Gender pay equity reviews in Australian and Swedish universities: Are they an impetus for change?
Currie, J. (2012) Gender pay equity reviews in Australian and Swedish universities: Are they an impetus for change? Journal of Critical Studies in Business and Society, 3 (1). p. 129.
Studies worldwide have found that women's pay lags behind men's in academia and women are underrepresented at the top of universities. This is the situation in Sweden and Australia, the two countries under examination in this paper. Gender pay equity reviews are compared at four universities: two in Australia and two in Sweden. This paper also explores the strategies these universities use to reduce gender inequities. The two countries have different types of legislation to implement pay equity reviews. Sweden's legislation requires mandatory pay analyses and wage remediation; whereas, Australia has voluntary pay equity audits with no wage remediation. In terms of gender representation, Swedish universities are more balanced across all levels except for the professorial level, which remains dominated by men. Australian universities have fewer female associate professors, professors, and senior managers. The paper concludes that, despite the regulation of salary scales in the four universities, pay gaps persist due to historic and cultural factors. This underlines the need for a different approach, one which mobilises grassroots action and tangible executive support to dismantle any existing barriers and alter the subtexts related to recruitment and promotion.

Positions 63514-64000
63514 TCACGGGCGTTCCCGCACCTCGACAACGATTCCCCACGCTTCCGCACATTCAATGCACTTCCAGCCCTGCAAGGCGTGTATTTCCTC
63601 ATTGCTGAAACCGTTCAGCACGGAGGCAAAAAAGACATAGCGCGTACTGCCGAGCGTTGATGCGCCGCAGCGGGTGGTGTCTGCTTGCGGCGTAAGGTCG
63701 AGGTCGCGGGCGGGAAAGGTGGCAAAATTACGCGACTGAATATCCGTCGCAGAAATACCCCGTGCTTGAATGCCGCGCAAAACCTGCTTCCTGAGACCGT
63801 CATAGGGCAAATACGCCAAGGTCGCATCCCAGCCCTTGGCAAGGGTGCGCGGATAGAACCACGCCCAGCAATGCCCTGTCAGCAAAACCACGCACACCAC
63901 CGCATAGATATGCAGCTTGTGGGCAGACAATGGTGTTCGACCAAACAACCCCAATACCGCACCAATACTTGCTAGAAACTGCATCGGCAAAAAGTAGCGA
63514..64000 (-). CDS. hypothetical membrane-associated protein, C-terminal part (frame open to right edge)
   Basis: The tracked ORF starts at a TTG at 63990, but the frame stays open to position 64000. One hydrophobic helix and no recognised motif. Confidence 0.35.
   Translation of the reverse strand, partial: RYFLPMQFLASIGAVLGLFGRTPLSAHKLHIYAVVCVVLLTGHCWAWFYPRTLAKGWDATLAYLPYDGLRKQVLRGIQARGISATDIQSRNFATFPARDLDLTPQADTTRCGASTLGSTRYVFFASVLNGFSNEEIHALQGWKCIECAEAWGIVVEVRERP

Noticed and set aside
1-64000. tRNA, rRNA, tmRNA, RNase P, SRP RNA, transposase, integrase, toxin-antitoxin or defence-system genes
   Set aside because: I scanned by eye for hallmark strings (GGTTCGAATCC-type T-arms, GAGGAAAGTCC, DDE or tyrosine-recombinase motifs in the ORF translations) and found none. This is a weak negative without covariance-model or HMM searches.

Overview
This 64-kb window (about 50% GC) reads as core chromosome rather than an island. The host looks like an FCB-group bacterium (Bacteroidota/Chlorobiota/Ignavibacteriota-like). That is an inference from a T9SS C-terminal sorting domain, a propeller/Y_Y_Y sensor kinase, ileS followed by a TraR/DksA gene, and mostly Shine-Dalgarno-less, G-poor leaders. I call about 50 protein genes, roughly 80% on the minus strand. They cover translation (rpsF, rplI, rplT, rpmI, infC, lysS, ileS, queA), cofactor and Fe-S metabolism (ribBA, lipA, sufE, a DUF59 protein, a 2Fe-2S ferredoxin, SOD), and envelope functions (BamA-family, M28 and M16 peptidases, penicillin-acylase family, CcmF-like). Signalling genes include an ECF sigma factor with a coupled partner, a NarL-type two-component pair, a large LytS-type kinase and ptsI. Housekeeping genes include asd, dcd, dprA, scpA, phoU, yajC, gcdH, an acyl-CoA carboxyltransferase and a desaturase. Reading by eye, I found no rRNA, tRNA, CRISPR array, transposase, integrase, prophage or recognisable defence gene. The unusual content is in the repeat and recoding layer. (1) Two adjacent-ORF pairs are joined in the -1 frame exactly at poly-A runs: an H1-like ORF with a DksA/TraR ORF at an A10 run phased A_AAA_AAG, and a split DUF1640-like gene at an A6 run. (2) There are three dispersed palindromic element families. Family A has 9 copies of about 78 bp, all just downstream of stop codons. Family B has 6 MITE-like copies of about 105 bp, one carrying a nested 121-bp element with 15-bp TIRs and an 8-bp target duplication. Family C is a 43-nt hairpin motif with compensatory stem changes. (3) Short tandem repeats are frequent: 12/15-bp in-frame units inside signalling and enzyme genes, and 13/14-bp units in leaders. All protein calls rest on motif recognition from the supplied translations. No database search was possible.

|Publication Type:||Journal Article|
|Murdoch Affiliation:||School of Education|
|Publisher:||European University Cyprus|
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